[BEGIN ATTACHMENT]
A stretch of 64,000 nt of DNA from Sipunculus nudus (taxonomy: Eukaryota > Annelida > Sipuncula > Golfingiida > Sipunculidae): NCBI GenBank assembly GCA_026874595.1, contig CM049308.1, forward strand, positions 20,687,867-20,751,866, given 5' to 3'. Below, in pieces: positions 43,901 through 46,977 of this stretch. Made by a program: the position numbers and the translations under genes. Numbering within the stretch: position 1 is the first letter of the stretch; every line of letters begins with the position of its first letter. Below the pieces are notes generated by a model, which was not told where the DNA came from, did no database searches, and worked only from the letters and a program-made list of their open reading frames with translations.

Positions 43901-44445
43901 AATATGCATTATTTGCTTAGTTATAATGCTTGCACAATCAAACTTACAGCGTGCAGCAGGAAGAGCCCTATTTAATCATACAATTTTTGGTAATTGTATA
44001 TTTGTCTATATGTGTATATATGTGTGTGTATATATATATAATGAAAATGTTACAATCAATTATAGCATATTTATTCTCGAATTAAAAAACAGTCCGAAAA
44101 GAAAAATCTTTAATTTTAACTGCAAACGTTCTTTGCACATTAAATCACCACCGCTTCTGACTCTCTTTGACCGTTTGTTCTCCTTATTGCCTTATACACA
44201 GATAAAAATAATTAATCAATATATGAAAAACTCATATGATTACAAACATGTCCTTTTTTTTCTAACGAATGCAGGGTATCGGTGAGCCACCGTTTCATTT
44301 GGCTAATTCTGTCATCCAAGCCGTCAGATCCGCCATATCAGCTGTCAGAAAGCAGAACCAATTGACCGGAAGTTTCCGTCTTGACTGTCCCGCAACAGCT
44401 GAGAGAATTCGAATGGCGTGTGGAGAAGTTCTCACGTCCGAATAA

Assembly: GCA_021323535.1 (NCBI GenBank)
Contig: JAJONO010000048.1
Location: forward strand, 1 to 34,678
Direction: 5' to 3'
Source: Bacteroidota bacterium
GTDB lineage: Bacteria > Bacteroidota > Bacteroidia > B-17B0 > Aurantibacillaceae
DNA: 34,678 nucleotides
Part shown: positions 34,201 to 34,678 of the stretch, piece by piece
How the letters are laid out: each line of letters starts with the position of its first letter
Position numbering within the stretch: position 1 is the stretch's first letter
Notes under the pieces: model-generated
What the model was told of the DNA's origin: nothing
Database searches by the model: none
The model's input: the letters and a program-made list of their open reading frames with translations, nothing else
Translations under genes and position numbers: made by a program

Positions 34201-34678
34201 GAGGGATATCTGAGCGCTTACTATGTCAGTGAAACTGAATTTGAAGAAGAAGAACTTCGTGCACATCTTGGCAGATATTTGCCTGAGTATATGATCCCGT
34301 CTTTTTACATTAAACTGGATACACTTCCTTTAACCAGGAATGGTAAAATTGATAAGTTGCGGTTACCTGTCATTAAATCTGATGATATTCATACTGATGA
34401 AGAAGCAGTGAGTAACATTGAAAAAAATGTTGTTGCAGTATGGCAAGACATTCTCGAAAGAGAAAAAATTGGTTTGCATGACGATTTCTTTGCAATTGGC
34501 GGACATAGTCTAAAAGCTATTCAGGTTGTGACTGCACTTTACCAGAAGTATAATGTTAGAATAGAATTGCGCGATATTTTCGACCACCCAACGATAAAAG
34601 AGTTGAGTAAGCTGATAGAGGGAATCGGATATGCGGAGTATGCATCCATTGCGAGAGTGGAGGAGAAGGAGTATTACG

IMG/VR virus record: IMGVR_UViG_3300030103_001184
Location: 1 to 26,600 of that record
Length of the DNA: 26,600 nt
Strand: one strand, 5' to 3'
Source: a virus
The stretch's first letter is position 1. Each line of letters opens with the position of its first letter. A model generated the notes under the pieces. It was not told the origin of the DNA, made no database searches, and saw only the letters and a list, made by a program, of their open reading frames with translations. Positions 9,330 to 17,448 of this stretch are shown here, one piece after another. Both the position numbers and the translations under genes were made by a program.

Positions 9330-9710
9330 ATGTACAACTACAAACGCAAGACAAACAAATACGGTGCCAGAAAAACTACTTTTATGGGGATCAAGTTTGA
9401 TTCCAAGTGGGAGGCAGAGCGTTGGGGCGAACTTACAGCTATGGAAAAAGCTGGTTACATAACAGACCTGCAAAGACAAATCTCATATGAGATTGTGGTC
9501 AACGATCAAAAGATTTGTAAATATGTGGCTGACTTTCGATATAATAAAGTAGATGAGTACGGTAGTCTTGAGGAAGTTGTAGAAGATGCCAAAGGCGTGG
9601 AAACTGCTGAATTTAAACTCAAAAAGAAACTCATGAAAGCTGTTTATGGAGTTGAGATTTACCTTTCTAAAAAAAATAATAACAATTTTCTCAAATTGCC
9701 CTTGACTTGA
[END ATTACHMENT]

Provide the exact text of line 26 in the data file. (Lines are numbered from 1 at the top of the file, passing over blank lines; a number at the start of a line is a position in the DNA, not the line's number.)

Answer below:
34301 CTTTTTACATTAAACTGGATACACTTCCTTTAACCAGGAATGGTAAAATTGATAAGTTGCGGTTACCTGTCATTAAATCTGATGATATTCATACTGATGA